The imprint Kurt Rambis has left on the Lakers stems nearly everywhere.
He became the Lakers’ coveted reserve during the “Showtime Era.” Rambis once served as interim coach during a lock-out shortened season. He became a Lakers’ assistant with for head coaches that served as one of the franchise’s most popular (Phil Jackson) and most reviled (Mike D’Antoni). Rambis even had a role in the Lakers’ front office.
Rambis interviewed with Lakers general manager Mitch Kupchak and executive vice president of player personnel Jim Buss on Tuesday regarding their vacant head coaching position, according to a league source familiar with the discussions, making it possible he could add yet another line on his purple-and-gold colored resume.
The Lakers have interviewed other candidates with past ties to the Lakers, including Mike Dunleavy and Byron Scott. The Lakers will also interview other veteran candidates, including Alvin Gentry on Wednesday and Lionel Hollins on Thursday, according to league sources familiar with the discussions. The Cleveland Cavaliers will also interview with Gentry on Friday and Hollins sometime next week.
The Los Angeles Times first reported the developments surrounding the Lakers’ interview with Rambis.
Rambis would be a familiar presence if the Lakers hired him. He won four NBA championships during the Showtime Era. Rambis spent seven seasons as an assistant under Jackson when he won two of his five NBA championships with the Lakers. He held several front office positions, while his wife, Linda, has also worked as the Lakers’ manager for special projects.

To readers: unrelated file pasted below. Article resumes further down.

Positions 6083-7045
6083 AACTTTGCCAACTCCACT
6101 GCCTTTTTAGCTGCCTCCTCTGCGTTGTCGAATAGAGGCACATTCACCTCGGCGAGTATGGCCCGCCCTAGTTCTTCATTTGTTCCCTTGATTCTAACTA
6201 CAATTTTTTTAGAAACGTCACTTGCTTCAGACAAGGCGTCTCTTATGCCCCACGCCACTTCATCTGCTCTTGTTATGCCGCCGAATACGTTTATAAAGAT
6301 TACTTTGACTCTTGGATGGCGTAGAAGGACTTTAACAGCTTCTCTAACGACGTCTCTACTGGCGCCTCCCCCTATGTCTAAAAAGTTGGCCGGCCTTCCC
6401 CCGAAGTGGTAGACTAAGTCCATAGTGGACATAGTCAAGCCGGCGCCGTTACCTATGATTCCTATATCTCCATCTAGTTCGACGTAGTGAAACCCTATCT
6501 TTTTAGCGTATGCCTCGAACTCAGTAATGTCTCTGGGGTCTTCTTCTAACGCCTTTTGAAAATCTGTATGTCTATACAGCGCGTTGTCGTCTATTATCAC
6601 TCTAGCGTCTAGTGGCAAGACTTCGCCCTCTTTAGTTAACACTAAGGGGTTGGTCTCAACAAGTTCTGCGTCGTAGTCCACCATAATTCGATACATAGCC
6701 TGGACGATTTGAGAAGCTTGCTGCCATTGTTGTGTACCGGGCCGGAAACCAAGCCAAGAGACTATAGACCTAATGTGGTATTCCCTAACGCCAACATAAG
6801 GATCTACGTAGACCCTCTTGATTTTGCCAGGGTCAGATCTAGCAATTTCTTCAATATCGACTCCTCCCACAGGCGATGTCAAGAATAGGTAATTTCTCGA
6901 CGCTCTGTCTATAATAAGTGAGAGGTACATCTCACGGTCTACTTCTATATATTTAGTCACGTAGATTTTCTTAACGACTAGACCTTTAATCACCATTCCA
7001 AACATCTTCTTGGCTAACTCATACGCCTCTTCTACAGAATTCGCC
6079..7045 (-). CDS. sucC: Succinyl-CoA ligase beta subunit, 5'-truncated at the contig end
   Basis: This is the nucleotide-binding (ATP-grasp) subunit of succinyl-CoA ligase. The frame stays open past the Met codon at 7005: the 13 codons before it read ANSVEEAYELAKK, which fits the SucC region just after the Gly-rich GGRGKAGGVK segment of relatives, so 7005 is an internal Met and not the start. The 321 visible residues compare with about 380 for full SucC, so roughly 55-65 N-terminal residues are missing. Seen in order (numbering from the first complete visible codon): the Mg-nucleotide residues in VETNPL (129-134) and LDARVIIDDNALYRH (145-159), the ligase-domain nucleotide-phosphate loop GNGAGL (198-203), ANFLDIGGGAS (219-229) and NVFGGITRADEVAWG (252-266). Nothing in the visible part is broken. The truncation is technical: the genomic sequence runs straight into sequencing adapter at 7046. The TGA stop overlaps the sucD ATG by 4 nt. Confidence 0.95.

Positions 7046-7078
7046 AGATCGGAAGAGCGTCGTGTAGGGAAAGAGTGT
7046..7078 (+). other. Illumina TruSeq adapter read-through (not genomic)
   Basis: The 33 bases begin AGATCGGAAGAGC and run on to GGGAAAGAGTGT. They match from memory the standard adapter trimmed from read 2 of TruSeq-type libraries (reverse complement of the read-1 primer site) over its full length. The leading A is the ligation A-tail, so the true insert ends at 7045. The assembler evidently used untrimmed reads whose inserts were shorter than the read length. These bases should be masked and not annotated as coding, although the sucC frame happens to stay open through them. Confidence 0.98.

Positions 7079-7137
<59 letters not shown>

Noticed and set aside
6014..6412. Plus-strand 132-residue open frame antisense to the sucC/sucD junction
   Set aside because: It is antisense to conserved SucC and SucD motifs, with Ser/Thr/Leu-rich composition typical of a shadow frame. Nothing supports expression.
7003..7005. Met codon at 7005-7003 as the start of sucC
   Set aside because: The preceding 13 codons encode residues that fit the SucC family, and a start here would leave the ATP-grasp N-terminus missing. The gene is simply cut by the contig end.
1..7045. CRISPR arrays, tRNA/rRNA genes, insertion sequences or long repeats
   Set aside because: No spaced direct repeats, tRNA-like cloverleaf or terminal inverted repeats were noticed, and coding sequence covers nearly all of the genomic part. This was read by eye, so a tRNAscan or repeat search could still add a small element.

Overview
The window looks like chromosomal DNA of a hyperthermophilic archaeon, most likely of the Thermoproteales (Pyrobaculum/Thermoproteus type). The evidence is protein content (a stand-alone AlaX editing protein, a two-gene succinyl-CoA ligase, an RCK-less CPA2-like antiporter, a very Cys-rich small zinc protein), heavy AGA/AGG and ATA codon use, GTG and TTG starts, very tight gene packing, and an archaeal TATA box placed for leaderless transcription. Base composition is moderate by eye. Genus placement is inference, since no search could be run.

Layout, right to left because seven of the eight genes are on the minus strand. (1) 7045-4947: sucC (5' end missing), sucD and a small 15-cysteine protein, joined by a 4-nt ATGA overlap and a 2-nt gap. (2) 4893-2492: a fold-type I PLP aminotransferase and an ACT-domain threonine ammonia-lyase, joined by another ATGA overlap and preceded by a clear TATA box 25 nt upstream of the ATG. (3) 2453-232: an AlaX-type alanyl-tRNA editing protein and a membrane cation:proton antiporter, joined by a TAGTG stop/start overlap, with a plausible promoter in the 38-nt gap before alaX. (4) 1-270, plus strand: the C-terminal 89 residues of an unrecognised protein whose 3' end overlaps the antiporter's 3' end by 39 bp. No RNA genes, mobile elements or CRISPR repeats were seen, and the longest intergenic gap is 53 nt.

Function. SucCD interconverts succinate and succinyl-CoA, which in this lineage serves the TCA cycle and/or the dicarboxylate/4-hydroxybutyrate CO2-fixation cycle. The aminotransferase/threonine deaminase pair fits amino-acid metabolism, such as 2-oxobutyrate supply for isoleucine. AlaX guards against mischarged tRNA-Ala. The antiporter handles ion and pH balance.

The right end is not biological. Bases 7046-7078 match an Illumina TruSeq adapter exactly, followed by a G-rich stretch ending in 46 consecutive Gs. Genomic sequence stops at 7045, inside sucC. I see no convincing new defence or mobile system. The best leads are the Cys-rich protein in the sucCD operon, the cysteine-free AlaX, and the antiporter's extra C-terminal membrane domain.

Incidentally, Rambis served as an assistant last season under D’Antoni where he oversaw a Lakers defense than ranked last in nearly every statistical category, including 29th in total team defense (109.2 points per game), 24th in defensive field-goal percentage (46.8) and 30th in fast-break points allowed (16.7). But it remains unclear to what degree Rambis had authority to exert his influence. It did not help the Lakers fielded a roster decimated with injuries and lacked consistent defenders. Nonetheless, Lakers players lauded Rambis for his on-court instruction.
Rambis’ head-coaching stints includes two years with the Minnesota Timberwolves and serving as the Lakers’ interim coach in 1999 after Del Harris was fired. Rambis, who has liked Jackson’s triangle system, would likely run a more traditional half-court offense than D’Antoni’s small-ball system.